The Amana Colonies were one of many utopian colonies established onAmerican soil during the 18th and 19th centuries. There were hundreds of communal utopian experiments in the early United States, and the Shakersalone founded around 20 settlements. While great differences existed between the various utopian communities or colonies, each society shared acommon bond in a vision of communal living in a utopian society. Thedefinition of a utopian colony, according to Robert V. Hine, author of
California's Utopian Colonies
, "consists of a group of people who areattempting to establish a new social pattern based upon a vision of the idealsociety and who have withdrawn themselves from the community at large toembody that vision in experimental form." These colonies can, bydefinition, be composed of either religious or secular members, the former stressing (in the western tradition) acommunity life inspired by religion while the latter may express the idealism of a utilitarian creed expedient toestablishing human happiness, with a belief in the cooperative way of life. The more familiar non-monasticreligious communal movements typical in Western society have generally originated from a deliberate attemptamong various Christian sects to revivethe structure of the primitive Christiancommunity of first-century Jerusalem,which "held all things in common"(Acts 2.44; 4.32). This essay exploresthe origins and development of theUtopian idea and its arrival in theUnited States before giving examplesof nineteenth century utopian coloniesand some organizations on their ultimate demise. The Shaker, Rappiteand Amana experiments, as well as theOneida community and Brook Farm,find their origins in the EuropeanProtestant Reformation and the later Enlightenment.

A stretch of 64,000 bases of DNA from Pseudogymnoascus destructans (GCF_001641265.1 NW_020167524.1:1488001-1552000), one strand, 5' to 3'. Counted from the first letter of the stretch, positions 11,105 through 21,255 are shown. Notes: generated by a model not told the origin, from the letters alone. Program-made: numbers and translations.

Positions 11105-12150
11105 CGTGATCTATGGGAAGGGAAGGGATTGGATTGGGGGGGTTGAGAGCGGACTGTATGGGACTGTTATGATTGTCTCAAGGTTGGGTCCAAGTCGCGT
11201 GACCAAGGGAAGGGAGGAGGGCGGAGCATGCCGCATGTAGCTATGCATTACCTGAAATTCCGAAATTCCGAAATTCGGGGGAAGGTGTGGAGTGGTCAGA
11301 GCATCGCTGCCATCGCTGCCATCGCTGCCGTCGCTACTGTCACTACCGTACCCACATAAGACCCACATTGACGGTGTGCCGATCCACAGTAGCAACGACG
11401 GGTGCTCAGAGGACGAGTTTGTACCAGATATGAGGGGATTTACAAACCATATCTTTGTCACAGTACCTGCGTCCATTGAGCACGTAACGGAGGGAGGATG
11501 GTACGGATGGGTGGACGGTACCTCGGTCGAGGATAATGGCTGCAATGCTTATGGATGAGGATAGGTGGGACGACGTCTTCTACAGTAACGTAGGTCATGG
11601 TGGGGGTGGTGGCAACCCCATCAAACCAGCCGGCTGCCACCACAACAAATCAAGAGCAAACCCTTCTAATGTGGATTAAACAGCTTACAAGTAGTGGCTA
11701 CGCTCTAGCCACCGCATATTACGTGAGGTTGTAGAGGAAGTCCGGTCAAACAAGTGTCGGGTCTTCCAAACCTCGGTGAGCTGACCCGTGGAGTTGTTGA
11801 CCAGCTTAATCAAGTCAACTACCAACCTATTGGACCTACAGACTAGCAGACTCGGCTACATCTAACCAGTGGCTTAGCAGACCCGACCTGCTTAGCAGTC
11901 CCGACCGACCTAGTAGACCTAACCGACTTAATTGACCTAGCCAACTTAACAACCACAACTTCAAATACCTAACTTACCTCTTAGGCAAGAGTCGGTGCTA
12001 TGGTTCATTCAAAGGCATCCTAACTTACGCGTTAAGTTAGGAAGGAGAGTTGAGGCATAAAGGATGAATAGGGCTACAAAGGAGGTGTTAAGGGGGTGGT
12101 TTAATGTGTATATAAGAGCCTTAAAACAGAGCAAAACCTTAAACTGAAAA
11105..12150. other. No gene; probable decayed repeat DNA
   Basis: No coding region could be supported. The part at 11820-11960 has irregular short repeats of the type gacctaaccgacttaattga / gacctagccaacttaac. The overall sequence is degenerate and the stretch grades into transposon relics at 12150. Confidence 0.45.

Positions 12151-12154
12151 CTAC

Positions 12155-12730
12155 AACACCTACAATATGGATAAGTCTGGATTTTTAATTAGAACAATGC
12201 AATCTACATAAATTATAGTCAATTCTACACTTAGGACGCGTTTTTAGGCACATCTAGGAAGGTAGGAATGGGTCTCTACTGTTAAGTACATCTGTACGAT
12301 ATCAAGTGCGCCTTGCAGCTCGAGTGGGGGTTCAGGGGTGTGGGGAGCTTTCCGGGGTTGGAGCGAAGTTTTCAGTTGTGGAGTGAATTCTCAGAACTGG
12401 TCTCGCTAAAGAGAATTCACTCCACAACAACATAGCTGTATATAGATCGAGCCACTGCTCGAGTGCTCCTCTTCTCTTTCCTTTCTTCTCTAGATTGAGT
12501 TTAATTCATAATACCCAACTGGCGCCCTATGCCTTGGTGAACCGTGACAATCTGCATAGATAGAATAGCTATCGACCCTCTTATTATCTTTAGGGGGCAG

Origins of the Utopian Idea:
Thewestern idea of utopia originates in theancient world, where legends of anearthly paradise lost to history (e.g.Eden in the Old Testament, themythical Golden Age of Greek mythology), combined with the humandesire to create, or recreate, an idealsociety, helped form the utopian idea.The Greek philosopher Plato (427?-347BC) postulated a human utopian societyin his
, where he imagined theideal Greek city-state, with communalliving among the ruling class, perhaps based on the model of the ancientGreek city-state of Sparta. Certainly the
The Hancock Shaker Village, inMassachusetts, is one example of America'smany Utopian communities.
Photograph by Polly M. Rettig, Landmark Review Project, 1974
The Greek philosopher Plato (427?-347BC) wrote the dialogue
which involved the search for justice inconstruction of an ideal state.
Plato (resembling Leonardo da Vinci) isa detail from Raffaello Sanzio's painting,"The School of Athens" painted in 1510-11. Vatican Collection.